Tuesday, 19 October 2004
British-Irish Intergovernmental Conference.
Question 161: To ask the Minister for Foreign Affairs the issues discussed and matters raised at the meeting of the British-Irish Intergovernmental Conference, held at Farmleigh on 7 July 2004; and if he will make a statement on the matter. [25305/04]
The then Minister for Foreign Affairs, Deputy Cowen, with the Secretary of State for Northern Ireland, Paul Murphy MP, co-chaired a meeting of the British Irish Intergovernmental Conference at Farmleigh on 7 July this year. The then Minister, Deputy Cowen, was accompanied at the meeting by the Minister for Justice, Equality and Law Reform, Deputy McDowell, and the then Minister of State at the Department of Foreign Affairs, Deputy Tom Kitt. The Secretary of State was accompanied by Mr. John Spellar MP and Mr. Ian Pearson MP, Ministers of State at the Northern Ireland Office. Copies of the communiqué of this meeting have been placed in the Dáil Library.
The conference on 7 July reviewed political developments including the discussions on 25 June in Lancaster House. The imperative of seeing an end to all forms of paramilitary activity and of restoring a stable and inclusive partnership government in Northern Ireland was reasserted and the conference looked forward to the intensive talks in September. As the House will be aware, these talks subsequently took place at Leeds Castle on 16-18 September. The conference reviewed the various commitments made in the Joint Declaration, which are not conditional on acts by others, and agreed to continue to monitor and advance their implementation. Progress was welcomed on a number of individual commitments in the areas of human rights, equality and criminal justice.
Security and policing issues were also reviewed. The continuation of a peaceful and orderly marching season was encouraged and those involved in seeking to defuse tensions arising from contentious parades were commended. The conference also discussed cross-Border security co-operation, and ongoing North-South and east-west issues within the framework of the Good Friday Agreement.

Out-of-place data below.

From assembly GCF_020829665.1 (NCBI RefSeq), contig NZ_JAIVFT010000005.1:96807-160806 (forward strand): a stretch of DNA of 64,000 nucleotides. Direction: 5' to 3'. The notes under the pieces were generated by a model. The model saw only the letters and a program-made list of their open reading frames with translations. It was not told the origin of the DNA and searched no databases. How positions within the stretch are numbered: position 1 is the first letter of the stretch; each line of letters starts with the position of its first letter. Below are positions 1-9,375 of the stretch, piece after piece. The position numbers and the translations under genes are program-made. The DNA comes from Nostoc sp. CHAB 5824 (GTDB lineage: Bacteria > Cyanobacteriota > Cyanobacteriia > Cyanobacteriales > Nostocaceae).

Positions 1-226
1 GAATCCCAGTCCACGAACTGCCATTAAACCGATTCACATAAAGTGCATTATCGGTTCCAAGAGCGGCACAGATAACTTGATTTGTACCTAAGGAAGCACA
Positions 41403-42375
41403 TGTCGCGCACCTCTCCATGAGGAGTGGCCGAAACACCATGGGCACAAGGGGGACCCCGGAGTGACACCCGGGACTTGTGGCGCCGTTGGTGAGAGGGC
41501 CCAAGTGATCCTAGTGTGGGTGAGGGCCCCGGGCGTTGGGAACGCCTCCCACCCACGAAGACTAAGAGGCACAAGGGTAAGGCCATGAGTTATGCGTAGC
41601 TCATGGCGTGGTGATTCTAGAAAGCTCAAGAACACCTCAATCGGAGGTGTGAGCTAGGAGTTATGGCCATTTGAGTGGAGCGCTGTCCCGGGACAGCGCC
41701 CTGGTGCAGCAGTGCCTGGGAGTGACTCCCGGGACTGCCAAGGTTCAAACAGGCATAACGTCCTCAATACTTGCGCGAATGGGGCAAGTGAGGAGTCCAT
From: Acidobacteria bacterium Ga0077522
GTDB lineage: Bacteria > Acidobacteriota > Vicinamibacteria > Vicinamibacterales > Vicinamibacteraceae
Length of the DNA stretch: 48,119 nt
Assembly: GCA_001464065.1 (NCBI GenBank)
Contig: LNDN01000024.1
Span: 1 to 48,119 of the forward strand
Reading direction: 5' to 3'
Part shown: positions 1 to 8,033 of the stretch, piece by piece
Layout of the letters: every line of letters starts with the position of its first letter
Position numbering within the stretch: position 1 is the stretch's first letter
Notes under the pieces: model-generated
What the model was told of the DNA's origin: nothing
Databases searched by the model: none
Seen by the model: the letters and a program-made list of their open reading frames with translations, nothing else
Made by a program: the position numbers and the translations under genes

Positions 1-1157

Regarding the Cory reports, both Governments agreed that it was important to continue to move forward to establish the inquiries that have been announced following Judge Cory's report and discussed progress in their respective jurisdictions. The Irish Government reiterated its view that the British Government should establish as soon as possible a public inquiry into the Pat Finucane case, as recommended by Judge Cory. On 23 September the British Government announced steps to enable the establishment of an inquiry which will be based on new legislation to be introduced at Westminster.
On the broader issue of dealing with the past, the conference agreed that any approach would need to have widespread acceptance across all sections of the community in Northern Ireland, and to respect the views of victims.
In addition, the Government raised concerns in relation to the impact of the requirement to register annually on the rate of registration by eligible voters in Northern Ireland, particularly among marginalised and socially disadvantaged groups. The British Irish Intergovernmental Conference will meet again this autumn.
Arising from the Minister's comprehensive reply, can he confirm what the Minister for Justice, Equality and Law Reform, Deputy McDowell, stated on the radio on Sunday, that at Leeds Castle, arising from the talks to which the Minister's reply refers, Sinn Féin asked for a question to be answered in public to the effect that in some circumstances Sinn Féin could participate in a coalition government south of the Border? Did the Minister anticipate the question put to him on this matter and prepare the answer in consultation with the Taoiseach and senior officials in the Department of Foreign Affairs in response to a very explicit request made in Leeds Castle by representatives of Sinn Féin on behalf of themselves and the IRA?
I was not present in Leeds Castle and I do not want to touch on the issues currently being discussed among the parties following the talks held there.
The comments made by the Minister for Justice, Equality and Law Reform, Deputy McDowell, were reported to me. I was asked a specific question with regard to a time when we would have complete peace, full decommissioning and an end to paramilitarism, with the latter being demonstrably shown and with the DUP and Sinn Féin in government together in Northern Ireland. I referred to the circumstances in the Republic and I look forward to a time when there will be no violence in this island, when the gun will be removed from Irish politics.
No. I answered the question when it was put to me. I gave an answer which showed that on one hand we cannot dictate that the DUP and others should sit in government with Sinn Féin in a time of peace. I did not suggest that there would be a coalition between Sinn Féin and Fianna Fáil. On this side of the House, within Fianna Fáil, I am probably one of the people who would be vehemently opposed to the type of policies which Sinn Féin has pursued over the years.
As I said, I cannot anticipate questions asked by journalists. I discussed my interview with the Taoiseach and the Tánaiste and the former fully verified my account publicly in Bodenstown where he said that I made the essential point, namely that there can be no allegiance to another army, that no organisation can come in from the cold until it professes and accepts allegiance to Óglaigh na hÉireann under our Constitution and no other Óglaigh na hÉireann. I look forward to the day when it does so.